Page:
SAFETY SOLUTIONS: Staying Safe This Winter
We are committed to helping your business implement and maintain safe work practices. Snow and ice bring an increased risk of slips and falls due to slippery sidewalks, parking lots in work areas.
Slips, trips and falls account for about 15% to 20% of all workers compensation costs in cost approximately 300,000 injuries and more than 1500 deaths each year.
Important Tips For Winter Safety
- Keep adequate supplies of snow and ice removal tools in readily accessible areas.
- Shovel and apply ice melt as often as necessary to keep working areas clean and dry.
- Watch for areas where ice tends to form; remove ice accumulations promptly and apply additional ice melt to prevent build-up.
- Contract with a snow removal company to keep your parking lots clear of snow and ice (make sure that the contracting company’s workers compensation insurance).
- Apply additional ice melt as needed in employee parking areas.
- Place high-quality, beveled edge mats in walking areas subject to water or snow accumulation.
- Change mats regularly to ensure those in place are dry and serviceable.
- Apply a slip resistant floor treatment in areas that tend to become wet and slippery. Clean and maintain these florists according to the manufacturers specifications.
Train Employees To Do The Following
- Encourage employees to wear shoes and boots that are specifically designed to provide traction on wet slippery surfaces. Strap-on or slip-on footwear design for winter weather can be worn for additional protection. Use walkways that have been salted or shoveled.
- Discourage taking shortcuts over piles and in areas where snow and ice removal is not feasible.
- Test the travel path for slickness by sliding your shoe/boot on it before proceeding area.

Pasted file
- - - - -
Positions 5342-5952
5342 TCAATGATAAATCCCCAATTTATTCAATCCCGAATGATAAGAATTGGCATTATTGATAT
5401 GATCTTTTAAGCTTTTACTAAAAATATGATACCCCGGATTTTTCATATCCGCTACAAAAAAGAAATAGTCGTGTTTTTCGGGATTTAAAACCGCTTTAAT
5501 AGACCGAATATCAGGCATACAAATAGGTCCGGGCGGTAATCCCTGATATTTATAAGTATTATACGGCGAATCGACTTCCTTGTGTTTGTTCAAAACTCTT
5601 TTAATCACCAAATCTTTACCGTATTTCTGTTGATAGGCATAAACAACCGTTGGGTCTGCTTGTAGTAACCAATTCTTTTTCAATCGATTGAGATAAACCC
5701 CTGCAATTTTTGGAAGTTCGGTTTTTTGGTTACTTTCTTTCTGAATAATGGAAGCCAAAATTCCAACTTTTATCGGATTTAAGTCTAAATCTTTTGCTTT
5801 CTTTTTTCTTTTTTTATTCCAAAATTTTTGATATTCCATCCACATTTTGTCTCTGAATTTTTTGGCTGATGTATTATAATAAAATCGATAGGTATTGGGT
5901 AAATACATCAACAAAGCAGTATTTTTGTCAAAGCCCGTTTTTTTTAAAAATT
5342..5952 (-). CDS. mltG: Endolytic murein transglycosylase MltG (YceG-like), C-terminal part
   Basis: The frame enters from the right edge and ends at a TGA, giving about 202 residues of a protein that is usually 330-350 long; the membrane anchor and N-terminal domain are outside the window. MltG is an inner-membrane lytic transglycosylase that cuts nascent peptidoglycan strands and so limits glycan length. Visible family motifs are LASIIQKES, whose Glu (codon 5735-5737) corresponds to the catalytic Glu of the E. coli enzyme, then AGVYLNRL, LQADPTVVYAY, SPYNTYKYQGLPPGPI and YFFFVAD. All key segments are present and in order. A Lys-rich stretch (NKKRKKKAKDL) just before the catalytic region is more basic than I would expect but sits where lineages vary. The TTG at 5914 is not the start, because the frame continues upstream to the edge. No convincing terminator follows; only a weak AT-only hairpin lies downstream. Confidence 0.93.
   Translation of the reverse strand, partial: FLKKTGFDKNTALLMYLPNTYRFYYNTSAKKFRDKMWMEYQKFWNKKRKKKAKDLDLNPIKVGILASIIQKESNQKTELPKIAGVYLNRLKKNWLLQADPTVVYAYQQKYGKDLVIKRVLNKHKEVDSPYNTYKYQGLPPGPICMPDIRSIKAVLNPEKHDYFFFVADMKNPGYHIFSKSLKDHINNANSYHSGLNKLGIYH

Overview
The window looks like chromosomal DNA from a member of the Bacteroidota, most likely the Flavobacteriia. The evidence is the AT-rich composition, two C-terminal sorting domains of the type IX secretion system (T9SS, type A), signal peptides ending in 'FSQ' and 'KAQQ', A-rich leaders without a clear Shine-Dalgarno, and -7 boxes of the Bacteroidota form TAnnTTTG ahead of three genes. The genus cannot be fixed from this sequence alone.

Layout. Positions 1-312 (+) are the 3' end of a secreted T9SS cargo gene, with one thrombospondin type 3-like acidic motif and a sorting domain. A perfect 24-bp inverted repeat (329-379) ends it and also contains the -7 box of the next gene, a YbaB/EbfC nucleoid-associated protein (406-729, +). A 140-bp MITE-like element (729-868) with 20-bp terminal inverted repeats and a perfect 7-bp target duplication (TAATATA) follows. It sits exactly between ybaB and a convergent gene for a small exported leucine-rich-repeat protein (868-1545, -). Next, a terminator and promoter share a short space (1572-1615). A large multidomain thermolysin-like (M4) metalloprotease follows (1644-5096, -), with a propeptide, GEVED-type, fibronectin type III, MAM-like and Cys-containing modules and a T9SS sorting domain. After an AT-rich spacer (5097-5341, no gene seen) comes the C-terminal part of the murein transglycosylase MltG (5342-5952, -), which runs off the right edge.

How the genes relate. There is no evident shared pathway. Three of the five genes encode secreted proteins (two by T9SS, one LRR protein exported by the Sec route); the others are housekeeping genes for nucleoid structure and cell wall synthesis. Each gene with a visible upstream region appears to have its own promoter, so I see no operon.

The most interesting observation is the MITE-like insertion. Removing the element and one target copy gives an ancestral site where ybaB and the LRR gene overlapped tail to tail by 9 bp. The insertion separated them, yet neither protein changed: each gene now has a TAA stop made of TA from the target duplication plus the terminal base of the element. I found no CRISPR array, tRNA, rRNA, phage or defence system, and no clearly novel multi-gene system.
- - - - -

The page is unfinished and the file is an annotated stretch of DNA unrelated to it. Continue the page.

- Takes short steps to maintain your center of balance over your feet.
- Walk slowly; never run on snow or ice covered services.
- When entering and/or exiting vehicles, use the vehicle for support. Never jump from vehicles or equipment.
- When entering the building, remove snow and water from footwear so as not to create wet, slippery conditions and doors.
Also take care one going to and from work this winter. Have you thought about the car or delivery vehicle that you drive? Every time that you stepped into a vehicle, you face a potential driving hazard. Have you ever thought of your vehicle as a tool? All workers use tools, From office equipment to industrial machinery. Your vehicle is also tool. Whether or not you use a vehicle as part of your work, it, like your other tools must be maintained and you safely.
Before the cold and wet weather sets in here are a few safety checks that should be made:
- Winter tire maintenance including checking tread depth, tire pressure and the spare tire.
- Have your battery checked.
- The cooling system – have the level and concentration of your radiator fluid checked.
- Windshield wipers and fluid.
- Oil and filter– some manufacturers recommend using a different weight of oil during the cold months.
- Engine air filter, rubber hoses and drive belts, check all of your fluid levels (brake, power steering, differential and transmission).
- Prepare a safety kit including: an ice breaker, tire chains, extra wiper blades/windshield washer fluid, a snow shovel, rock salt and some medium to give you traction on slippery streets.
- Keep a box of emergency supplies in your trunk such as: extra clothing, blankets, non-perishable snacks, eating utensils, water (both for drinking in radiator refills), a first aid kit, flashlight and battery powered radio with spare batteries, jumper cables and safety flares. Keep a red or white blank to signal for help. It is also a good idea to keep a toolkit in your trunk your around, but it is especially important in the winter.
Tune into the weather before you begin any trip. And don’t get behind the wheel if you have been consuming alcohol or used drugs that can impair your driving. They affect your ability to concentrate and impair reaction time, which is magnified when combined with winter driving conditions.
It is my hope that you and your family have a safe and great holiday season.
For more information, click on the author biography at the top of the page.